Adapting to a changing planet: The next chapter in Dutch water history

Published on the 22nd of March 2018

The Netherlands has a long and fascinating history with water. With much of the country lying below sea level, Dutch water authorities have spent years developing smart and creative ways to keep inhabitants safe and dry. But as climate change becomes an urgent reality and the Dutch government pushes for a circular economy by 2050, the need for innovation is far from over. Metabolic consultant, Tamara Streefland, explains how Dutch water boards can play a leading role.

Why the Netherlands isn’t under water

26% of the Netherlands lies below sea-level. As the third lowest-lying country in the world, it’s no coincidence that this flat, coastal tract of land was christened the ‘nether’ (low-lying) regions by the Roman Empire. The country’s position on the delta of three major European rivers – the Rhine, Meuse and Scheldt – means that most of its land has been reclaimed and, to this day, is protected from flooding by an extensive system of dykes and levees.

Dutch water ingenuity dates back to the Early Middle Ages, when villages were originally built on man-made hills called ‘terps’ and the first dikes were created to keep floodwater at bay. Over centuries, discoveries like the windmill and, later, steam-powered mills played a critical role in pumping water out of low-lying areas, but the country’s ongoing subjection to a series of disastrous floods prompted a continuous train of intervention.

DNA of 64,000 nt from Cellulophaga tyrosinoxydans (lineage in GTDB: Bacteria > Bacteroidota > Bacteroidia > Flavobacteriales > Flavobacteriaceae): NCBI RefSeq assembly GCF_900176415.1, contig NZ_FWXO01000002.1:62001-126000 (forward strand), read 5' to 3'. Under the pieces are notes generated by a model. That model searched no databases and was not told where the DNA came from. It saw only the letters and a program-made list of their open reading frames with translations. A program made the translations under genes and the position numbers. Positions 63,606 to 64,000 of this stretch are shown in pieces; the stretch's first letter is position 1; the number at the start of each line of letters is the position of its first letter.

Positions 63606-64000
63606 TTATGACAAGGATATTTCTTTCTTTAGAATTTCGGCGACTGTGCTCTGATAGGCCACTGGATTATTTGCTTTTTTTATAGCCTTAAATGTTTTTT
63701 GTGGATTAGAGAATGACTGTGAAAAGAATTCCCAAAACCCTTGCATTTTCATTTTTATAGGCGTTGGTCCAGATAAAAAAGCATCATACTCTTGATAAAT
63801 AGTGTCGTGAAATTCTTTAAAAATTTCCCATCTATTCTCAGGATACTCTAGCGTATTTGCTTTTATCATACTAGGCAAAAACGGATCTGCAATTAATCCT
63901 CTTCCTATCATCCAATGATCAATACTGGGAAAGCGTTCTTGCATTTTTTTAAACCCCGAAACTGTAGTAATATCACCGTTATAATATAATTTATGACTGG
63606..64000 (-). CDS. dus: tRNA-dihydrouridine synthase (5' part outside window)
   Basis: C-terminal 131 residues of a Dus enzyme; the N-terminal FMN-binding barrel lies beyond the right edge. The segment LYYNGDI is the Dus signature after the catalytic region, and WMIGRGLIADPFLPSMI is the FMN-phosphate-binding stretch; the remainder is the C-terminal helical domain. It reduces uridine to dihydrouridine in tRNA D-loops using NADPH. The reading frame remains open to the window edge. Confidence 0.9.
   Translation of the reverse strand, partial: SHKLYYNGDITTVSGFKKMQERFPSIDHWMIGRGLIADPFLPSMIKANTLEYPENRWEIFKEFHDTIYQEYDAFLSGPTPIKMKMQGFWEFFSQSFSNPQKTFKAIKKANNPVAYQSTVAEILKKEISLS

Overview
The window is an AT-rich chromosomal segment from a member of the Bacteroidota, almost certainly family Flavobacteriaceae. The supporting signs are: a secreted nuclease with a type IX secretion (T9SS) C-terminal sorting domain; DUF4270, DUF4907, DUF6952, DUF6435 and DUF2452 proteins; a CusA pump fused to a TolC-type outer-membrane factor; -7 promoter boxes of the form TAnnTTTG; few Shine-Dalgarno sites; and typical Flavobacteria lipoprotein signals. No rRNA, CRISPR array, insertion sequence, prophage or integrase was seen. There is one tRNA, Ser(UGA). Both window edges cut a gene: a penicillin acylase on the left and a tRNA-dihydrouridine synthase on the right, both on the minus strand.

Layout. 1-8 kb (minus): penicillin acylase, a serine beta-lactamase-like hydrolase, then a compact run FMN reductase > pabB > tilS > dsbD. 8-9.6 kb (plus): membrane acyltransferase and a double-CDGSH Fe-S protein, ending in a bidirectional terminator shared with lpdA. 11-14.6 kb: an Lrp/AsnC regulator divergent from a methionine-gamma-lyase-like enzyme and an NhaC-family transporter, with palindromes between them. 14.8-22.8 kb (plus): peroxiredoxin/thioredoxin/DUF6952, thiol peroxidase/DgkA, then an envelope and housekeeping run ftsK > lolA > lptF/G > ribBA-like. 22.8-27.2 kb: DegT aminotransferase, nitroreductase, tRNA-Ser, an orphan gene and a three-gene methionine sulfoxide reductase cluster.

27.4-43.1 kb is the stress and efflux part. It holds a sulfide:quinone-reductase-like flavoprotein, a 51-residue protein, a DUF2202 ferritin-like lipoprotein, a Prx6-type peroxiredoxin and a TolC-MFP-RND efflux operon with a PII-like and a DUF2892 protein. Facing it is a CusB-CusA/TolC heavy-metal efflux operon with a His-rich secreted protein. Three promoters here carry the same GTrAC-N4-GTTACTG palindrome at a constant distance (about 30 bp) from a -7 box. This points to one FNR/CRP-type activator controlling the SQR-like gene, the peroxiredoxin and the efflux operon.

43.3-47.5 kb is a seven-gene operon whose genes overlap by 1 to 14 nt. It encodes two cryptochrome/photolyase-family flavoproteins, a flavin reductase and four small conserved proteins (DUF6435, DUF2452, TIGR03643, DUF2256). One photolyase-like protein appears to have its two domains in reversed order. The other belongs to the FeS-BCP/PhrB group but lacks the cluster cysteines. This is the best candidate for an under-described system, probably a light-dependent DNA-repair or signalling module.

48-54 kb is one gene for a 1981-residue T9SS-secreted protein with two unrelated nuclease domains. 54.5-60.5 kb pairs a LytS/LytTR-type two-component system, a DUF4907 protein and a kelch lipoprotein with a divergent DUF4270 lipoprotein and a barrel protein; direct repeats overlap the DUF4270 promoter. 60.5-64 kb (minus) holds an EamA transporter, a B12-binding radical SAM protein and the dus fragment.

The Netherlands is best known internationally for its bold engineering move in response to the ‘1953 North Sea Flood. After 5-meter-high waves broke existing dikes in the south of the country, loss of 1,836 lives and enormous damage to property prompted authorities to urgently re-evaluate their coastal defences. Not long after, the Delta Works was developed: a large-scale, first-of-a-kind, technological feat made up of storm surge barriers and dams that would block the estuary mouths of major inlets and essentially ‘shorten’ the Dutch coastline, reducing exposure to the powerful North Sea.

To this day, the carefully engineered system, now listed as one of the Seven Modern Wonders of the World, continues to protect the low-lying south of the Netherlands and its inhabitants. But nearly 70 years on, the planet is changing. Sea levels are rising, land is subsiding, and rainfall is heavier and more frequent, meaning higher and wider defenses will be needed.

Water governance and planning for the future

Globally, water resources are becoming increasingly stressed. Year upon year, the World Economic Forum’s Global Risk Report identifies water crises as one of the greatest impact risks facing the planet, with water stress no longer viewed only as an environmental risk, but as a key societal risk. Indeed, water is at the heart of many of our most pressing sustainability issues: population growth, urbanization, social inequality, biodiversity loss and climate change. As a highly limited and variable resource, we are increasingly constrained by the risk of too much water, too little water, or water that has been contaminated.

In dealing with these challenges, we can learn plenty from the Netherlands. With water having formed one of the cornerstones of Dutch society for so many years, its water governance model attracts enduring international attention and is frequently referenced in the context of global present and future water challenges.